The United States’ healthcare delivery system is currently benefiting from advanced medical technologies, evidence-based procedures, and drugs. Unfortunately, the country’s baby boomer generation is aging very fast. This new change indicates that a superior healthcare model is required to meet the needs of these elderly citizens. The essay presented below discusses how this aging baby boomer population will affect health care organizations and services.
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Baby Boomers: Health Care Delivery and Organizations
Health Care Services and Delivery
Health care delivery is a complex procedure aimed at addressing the changing medical needs of different people in a given population. According to Canizares, Gignac, Hogg-Johnson, Glazier, and Badley (2016), the number of aging baby boomers in the US will increase to over 70 million within the next few years. The first potential effect is the increased demand for specialized geriatric care and support. This means that America’s healthcare sector will require more skilled aged-care and geriatric nurses to deliver high-quality medical services.
Elderly members of the society might not be able to travel from point A to B to get the required medical services. The second effect is that the role and importance of nursing informatics will become more critical than ever before. Health professionals will have to combine new technologies, applications, and systems to monitor these citizens and provide exemplary medical services (Knickman & Kovner, 2015). The third one is that volunteer care will become relevant in an attempt to address the unique needs of this population.
The fourth effect on health care services is the increased levels of multidisciplinary practices. This means that many professionals from different fields will collaborate to transform the health experiences of the targeted baby boomers, including social workers, nurses, clinical officers, volunteers, surgeons, psychiatrists, massage therapists, and dieticians (Kahana & Kahana, 2014). Another outcome is that many experts in medical practice will also be expected to put more emphasis on care delivery instead of treatment. Finally, existing healthcare delivery models will start to focus on terminal conditions associated with the elderly, including heart disease, cancer, diabetes, hypertension, and arthritis.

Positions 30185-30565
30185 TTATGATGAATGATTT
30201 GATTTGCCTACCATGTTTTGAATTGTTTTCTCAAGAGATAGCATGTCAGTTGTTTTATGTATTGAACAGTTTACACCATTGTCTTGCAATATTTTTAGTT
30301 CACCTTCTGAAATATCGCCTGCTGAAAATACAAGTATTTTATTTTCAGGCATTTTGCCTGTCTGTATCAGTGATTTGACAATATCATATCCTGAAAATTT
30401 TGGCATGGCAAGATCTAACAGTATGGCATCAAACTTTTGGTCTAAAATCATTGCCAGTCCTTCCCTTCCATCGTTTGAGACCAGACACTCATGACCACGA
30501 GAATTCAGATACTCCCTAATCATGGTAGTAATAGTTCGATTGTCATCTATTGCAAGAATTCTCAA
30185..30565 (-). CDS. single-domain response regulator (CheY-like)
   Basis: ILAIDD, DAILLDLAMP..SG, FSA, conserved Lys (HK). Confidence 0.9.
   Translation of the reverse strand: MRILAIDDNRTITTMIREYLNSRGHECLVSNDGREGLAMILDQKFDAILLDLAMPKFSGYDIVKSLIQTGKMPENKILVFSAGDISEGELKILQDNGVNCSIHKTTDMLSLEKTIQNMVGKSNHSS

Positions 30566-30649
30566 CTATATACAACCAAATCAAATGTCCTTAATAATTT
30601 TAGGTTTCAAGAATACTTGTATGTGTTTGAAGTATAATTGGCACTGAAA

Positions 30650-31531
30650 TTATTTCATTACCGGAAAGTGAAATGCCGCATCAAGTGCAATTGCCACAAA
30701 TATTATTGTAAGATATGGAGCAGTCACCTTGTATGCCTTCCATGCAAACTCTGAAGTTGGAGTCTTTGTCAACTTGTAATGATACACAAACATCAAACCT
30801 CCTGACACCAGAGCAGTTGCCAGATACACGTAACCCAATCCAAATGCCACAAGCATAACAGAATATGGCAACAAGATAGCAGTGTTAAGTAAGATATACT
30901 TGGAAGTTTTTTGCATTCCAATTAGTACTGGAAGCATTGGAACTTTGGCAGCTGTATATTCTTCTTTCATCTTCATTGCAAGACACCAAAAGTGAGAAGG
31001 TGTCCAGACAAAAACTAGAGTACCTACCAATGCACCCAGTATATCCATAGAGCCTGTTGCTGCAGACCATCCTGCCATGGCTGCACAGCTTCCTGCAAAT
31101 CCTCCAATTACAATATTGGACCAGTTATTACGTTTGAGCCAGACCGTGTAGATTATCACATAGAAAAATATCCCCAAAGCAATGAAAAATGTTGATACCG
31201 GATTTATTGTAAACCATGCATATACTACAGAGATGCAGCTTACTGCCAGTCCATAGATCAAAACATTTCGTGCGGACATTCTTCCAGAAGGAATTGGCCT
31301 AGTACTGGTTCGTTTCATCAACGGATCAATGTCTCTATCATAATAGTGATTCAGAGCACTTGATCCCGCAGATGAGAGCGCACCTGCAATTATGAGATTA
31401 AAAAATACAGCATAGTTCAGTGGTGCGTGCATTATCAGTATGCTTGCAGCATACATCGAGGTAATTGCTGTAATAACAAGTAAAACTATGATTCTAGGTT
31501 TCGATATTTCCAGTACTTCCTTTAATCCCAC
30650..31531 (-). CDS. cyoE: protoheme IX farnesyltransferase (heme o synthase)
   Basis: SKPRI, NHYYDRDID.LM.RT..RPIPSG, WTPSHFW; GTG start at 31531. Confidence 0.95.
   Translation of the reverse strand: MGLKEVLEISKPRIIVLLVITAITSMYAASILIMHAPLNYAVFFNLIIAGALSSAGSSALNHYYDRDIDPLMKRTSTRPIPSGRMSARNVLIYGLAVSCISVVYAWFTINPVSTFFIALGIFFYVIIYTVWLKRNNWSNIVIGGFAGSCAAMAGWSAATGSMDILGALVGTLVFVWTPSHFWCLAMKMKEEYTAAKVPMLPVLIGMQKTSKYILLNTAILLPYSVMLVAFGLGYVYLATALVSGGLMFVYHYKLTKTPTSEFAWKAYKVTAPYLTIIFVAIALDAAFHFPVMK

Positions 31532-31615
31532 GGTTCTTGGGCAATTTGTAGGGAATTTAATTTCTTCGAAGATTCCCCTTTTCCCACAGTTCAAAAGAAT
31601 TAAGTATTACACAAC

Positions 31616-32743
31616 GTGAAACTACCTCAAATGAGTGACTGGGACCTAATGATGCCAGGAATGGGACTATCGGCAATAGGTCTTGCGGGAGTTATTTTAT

The increasing number of baby boomers is catalyzing new changes in specific health organizations. The first one is that of nursing homes. The country will be forced to establish new nursing homes and create superior care delivery models to support these individuals. The nature of community health clinics will also change significantly in an attempt to provide exemplary geriatric services (National Prevention Council, 2018). Another possible effect is that many hospitals and dispensaries will also introduce new departments that can provide exemplary health services.
Medicare and Medicaid are other organizations or programs that will be transformed to meet this population’s health needs. For example, Medicare program is being diversified to promote the establishment of patient-centered health homes. This model is expected to result in improved or high-quality reimbursements. This aging population will also affect psychological organizations or units in the country. This is true since more institutions will be established to provide mental services to these individuals (Canizares et al., 2016). Finally, state departments and non-governmental organizations will have to expand their services to address the needs of all elderly citizens.
The above discussion has indicated that the United States’ aging baby boomer population will trigger numerous procedures and changes in its healthcare sector. With such developments, chances are high that other members of the public will receive high-quality medical services. The introduction of new organizations and programs will also meet the health needs of these citizens.
Canizares, M., Gignac, M., Hogg-Johnson, S., Glazier, R. H., & Badley, E. M. (2016). Do baby boomers use more healthcare services than other generations? Longitudinal trajectories of physician service use across five birth cohorts. BMJ Open, 6(9), e013276. Web.
Kahana, E., & Kahana, B. (2014). Baby boomers’ expectations of health and medicine. Virtual Mentor, 16(5), 380-384. Web.
Knickman, J. R., & Kovner, A. R. (Eds). (2015). Jonas and Kovner’s health care delivery in the United States (11th ed.). New York, NY: Springer Publishing Company.
National Prevention Council. (2018). Healthy aging in action: Advancing the national prevention strategy. Web.